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So I've been using LINQ for a while, and I have a question.

I have a collection of objects. They fall into two categories based on their property values. I need to set a different property one way for one group, and one way for the other:

foreach(MyItem currentItem in myItemCollection)
    if (currentItem.myProp == "CATEGORY_ONE")
        currentItem.value = 1;
    else if (currentItem.myProp == "CATEGORY_TWO")
         currentItem.value = 2;

Alternately, I could do something like:

myItemCollection.Where(currentItem=>currentItem.myProp == "CATEGORY_ONE").ForEach(item=>item.value = 1);
myItemCollection.Where(currentItem=>currentItem.myProp == "CATEGORY_TWO").ForEach(item=>item.value = 2);

I would think the first one is faster, but figured it couldn't hurt to check.

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3 Answers 3

up vote 5 down vote accepted

Iterating through the collection only once (and not calling any delegates, and not using as many iterators) is likely to be slightly faster, but I very much doubt that it'll be significant.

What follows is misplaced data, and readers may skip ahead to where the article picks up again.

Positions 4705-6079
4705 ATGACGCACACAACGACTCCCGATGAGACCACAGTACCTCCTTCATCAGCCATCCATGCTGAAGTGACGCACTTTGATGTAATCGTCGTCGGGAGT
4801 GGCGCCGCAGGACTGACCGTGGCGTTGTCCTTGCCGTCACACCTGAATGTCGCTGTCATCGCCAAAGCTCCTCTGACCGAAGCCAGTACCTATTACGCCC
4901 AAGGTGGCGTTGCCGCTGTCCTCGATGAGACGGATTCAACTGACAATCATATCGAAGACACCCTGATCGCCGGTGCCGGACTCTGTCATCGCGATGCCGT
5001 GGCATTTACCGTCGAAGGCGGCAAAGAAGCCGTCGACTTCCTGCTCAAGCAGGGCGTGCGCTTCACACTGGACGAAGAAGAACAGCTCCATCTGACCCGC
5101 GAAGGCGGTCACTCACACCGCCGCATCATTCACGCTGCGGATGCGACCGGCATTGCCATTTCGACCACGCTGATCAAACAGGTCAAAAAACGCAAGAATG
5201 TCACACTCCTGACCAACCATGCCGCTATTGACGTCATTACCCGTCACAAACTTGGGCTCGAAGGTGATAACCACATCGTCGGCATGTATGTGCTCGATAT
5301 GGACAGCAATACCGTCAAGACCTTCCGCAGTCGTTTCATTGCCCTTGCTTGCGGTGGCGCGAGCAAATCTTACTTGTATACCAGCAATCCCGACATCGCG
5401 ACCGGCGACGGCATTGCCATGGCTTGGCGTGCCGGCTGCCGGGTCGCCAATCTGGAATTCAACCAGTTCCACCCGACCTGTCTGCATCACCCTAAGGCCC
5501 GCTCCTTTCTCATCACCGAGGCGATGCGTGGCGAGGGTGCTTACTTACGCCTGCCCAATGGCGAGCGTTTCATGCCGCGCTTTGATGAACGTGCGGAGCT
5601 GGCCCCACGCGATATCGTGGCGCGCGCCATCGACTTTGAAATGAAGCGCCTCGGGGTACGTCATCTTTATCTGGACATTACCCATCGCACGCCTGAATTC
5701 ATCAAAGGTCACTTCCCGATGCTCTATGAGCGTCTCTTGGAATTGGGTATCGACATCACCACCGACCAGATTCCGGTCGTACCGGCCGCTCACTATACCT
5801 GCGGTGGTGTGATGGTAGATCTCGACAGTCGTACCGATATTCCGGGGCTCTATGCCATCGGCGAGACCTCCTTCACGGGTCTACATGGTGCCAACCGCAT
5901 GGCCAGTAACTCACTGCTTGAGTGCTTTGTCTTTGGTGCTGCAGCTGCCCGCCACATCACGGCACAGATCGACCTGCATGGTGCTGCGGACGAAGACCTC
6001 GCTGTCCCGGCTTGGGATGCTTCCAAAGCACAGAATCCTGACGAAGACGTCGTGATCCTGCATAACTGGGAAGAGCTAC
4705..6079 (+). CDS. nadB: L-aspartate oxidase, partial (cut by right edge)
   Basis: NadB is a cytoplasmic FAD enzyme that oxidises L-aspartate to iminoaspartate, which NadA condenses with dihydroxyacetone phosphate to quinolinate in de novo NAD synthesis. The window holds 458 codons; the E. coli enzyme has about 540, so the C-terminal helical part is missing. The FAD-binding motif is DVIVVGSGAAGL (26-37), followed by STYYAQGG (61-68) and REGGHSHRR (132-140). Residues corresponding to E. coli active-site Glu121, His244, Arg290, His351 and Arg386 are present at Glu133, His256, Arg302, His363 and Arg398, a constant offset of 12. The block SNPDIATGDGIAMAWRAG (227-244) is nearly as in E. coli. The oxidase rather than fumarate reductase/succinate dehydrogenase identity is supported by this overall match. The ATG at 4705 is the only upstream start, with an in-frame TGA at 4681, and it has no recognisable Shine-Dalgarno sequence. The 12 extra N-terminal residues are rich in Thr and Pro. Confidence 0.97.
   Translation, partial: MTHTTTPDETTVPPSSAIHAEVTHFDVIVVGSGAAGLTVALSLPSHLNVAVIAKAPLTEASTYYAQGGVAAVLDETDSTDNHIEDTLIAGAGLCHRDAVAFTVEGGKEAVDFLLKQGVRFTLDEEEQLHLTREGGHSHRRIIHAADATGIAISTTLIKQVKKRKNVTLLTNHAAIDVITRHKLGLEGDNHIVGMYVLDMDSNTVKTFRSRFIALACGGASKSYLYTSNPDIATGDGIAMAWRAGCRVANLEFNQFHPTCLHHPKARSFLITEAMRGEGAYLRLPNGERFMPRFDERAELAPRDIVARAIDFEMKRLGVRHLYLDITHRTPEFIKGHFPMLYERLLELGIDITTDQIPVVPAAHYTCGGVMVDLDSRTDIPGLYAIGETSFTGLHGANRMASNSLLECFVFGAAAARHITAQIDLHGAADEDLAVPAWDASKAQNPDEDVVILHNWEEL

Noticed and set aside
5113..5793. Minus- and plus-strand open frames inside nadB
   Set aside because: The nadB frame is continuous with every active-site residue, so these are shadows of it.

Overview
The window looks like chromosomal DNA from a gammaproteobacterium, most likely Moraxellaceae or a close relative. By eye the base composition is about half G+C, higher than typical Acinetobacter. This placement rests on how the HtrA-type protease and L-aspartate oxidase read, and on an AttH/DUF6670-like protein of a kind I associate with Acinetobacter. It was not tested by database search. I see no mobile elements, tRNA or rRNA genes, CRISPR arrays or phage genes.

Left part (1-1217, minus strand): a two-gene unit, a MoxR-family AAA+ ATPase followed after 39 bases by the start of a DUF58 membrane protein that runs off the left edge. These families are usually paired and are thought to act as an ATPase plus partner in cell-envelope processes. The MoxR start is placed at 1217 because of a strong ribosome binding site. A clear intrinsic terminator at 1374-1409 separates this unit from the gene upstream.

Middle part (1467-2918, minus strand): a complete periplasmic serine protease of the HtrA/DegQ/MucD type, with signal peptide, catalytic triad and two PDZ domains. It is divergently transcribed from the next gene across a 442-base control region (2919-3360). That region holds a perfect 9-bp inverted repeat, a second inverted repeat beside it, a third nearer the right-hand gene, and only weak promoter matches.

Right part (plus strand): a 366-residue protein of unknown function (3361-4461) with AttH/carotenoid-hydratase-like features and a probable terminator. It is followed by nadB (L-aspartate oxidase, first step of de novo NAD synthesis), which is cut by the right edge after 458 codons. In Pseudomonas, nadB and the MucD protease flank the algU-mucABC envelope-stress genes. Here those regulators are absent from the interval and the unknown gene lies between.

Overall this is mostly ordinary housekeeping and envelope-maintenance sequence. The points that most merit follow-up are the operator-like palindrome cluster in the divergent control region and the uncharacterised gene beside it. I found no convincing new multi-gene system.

Write the most readable code which does the job, and only worry about performance at the micro level (i.e. where it's easy to change) when it's a problem.

I think the first piece of code is more readable in this case. Less LINQy, but more readable.

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Real Answer

Only a profiler will really tell you which one is faster.

Fuzzy Answer

The first one is most likely faster in terms of raw speed. There are two reasons why

  1. The list is only iterated a single time
  2. The second one erquires 2 delegate invocations for every element in the list.

The real question though is "does the speed difference between the two solutions matter?" That is the only question that is relevant to your application. And only profiling can really give you much data on this.

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How about doing it like that?

myItemCollection.ForEach(item => item.value = item.myProp == "CATEGORY_ONE" ? 1 : 2);
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i think this one will perform sligthy faster than the first one since it only evaulates one condition +1 – Oscar Cabrero Apr 3 '09 at 17:10
-1 because it doesn't capture what the foreach does. There are two ifs, not an if and an else. – Samuel Apr 3 '09 at 17:58

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